A: Pitted nails can be the sign of several inflammatory disorders including psoriasis and alopecia areata. I would recommend seeing a board-certified dermatologist to make sure that you are being properly diagnosed.
Q: I am on Tamoxifen after having breast cancer and I understand that the treatment for onycholysis requires a drug that doesn’t interact with it. Are you able to confirm that?
A: Many of the Taxane chemotherapeutics cause onycholysis. The good news is that once the chemotherapy is stopped, the nail usually readheres over time. Onycholysis is one of the most common nail disorders that I treat in my practice. It is very rare that I have to use an oral treatment. You should see very good results with a topical anti-yeast medication as well as adhering to a strict irritant-avoidance regimen. This means keeping your nails dry and avoiding nail cosmetics during the treatment period.
Q: For as long as I can remember I have had a horrible habit of biting my nails, and as I get older it has gotten a lot worse. I am very ashamed of my nails and would like some help on getting healthy strong nails.
A: Onychophagia (chronic nail biting) can have many consequences. Biting can, over time, result in nail shape change, such as a shorter, wider nail, as well as white patches (punctate leuknonychia) or brown/black stripes (melanonychia striata) from stimulation of the melanin-producing cells in the matrix. Additionally, if you are biting near the cuticle, you can create a chronic paronychia. This is due to the cuticle barrier becoming compromised and yeast entering the nail unit. If left untreated, the nail will eventually grow in with surface irregularities.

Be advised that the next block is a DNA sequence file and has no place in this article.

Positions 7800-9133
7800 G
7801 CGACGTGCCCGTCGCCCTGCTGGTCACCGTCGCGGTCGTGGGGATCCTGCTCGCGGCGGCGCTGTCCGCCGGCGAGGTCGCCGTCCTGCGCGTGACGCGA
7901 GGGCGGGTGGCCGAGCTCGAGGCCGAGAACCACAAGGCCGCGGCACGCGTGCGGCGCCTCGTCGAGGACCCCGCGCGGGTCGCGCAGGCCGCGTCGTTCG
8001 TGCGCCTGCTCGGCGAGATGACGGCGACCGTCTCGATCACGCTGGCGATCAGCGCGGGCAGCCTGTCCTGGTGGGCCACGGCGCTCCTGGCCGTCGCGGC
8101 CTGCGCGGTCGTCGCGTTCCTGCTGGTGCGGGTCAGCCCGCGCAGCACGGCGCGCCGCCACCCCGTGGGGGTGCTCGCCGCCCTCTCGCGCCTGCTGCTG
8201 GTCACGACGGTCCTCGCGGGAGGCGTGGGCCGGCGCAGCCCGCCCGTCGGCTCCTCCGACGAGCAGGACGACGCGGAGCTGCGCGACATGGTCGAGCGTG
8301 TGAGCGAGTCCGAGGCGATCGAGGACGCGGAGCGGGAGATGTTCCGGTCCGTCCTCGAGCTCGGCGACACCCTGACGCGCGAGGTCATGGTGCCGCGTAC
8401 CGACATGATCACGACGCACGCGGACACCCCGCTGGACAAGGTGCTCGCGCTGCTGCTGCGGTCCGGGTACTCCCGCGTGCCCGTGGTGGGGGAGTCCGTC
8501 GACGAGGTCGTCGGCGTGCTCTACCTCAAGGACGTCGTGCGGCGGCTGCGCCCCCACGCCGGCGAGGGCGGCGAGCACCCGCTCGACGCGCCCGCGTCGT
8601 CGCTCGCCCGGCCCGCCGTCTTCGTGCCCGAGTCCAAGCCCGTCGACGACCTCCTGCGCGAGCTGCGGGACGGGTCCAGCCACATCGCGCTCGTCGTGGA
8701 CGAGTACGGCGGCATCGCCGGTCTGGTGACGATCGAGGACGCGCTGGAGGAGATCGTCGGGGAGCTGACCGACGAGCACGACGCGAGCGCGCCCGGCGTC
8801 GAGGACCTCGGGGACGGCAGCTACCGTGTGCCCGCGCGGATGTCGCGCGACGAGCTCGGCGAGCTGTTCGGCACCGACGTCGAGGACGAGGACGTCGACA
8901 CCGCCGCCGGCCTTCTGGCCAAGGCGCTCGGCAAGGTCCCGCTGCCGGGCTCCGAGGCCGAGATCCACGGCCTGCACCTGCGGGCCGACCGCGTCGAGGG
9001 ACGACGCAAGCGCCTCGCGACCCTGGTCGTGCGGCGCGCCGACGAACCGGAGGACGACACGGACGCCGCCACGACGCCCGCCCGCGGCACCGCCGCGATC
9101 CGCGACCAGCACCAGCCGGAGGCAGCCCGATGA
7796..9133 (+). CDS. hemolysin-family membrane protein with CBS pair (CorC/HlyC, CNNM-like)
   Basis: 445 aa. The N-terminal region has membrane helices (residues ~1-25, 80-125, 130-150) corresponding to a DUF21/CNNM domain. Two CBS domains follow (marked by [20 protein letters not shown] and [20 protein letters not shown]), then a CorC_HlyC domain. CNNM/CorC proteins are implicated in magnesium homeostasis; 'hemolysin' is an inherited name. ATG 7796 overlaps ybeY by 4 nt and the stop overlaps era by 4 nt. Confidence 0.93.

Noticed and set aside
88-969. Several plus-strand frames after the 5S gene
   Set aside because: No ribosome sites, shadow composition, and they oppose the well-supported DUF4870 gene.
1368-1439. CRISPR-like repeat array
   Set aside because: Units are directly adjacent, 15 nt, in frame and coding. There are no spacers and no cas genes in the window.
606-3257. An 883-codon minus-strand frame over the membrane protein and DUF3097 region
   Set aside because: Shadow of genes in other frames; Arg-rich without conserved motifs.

The first step to stopping nail biting is to develop self-awareness and become psychologically attuned to the habit. Once you have a sense of “high risk” biting times or triggers, it is key to have something handy that will help you to divert the behavior. There are a lot of new hand-held “fidget” devices such as the fidget cube and spinner that have helped a lot of my patients. Gel manicures can also be an incredible tool to help nail biters to “bite the habit” because they create an armor-like protective barrier. Often if you have spent the time and money to have a manicure, it is a motivation not to bite. If you can resist biting for 12 weeks, it is likely that you will be successful at stopping. If breaking the habit is proving challenging, it is often helpful to see a cognitive behavioral therapist.
To read more Q&As from Dr. Stern, go to www.nailsmag.com/danasternQA.
Dermatologists treat skin, hair, and nails. I am a board-certified dermatologist and I specialize in the treatment of nail disorders including inflammatory diseases of the nail, cosmetic issues related to the nail, cancers of the nail, sports-related nail injuries, and nail infections.
Read previous “day in the life” articles by Dr. Stern at www.nailsmag.com/danastern.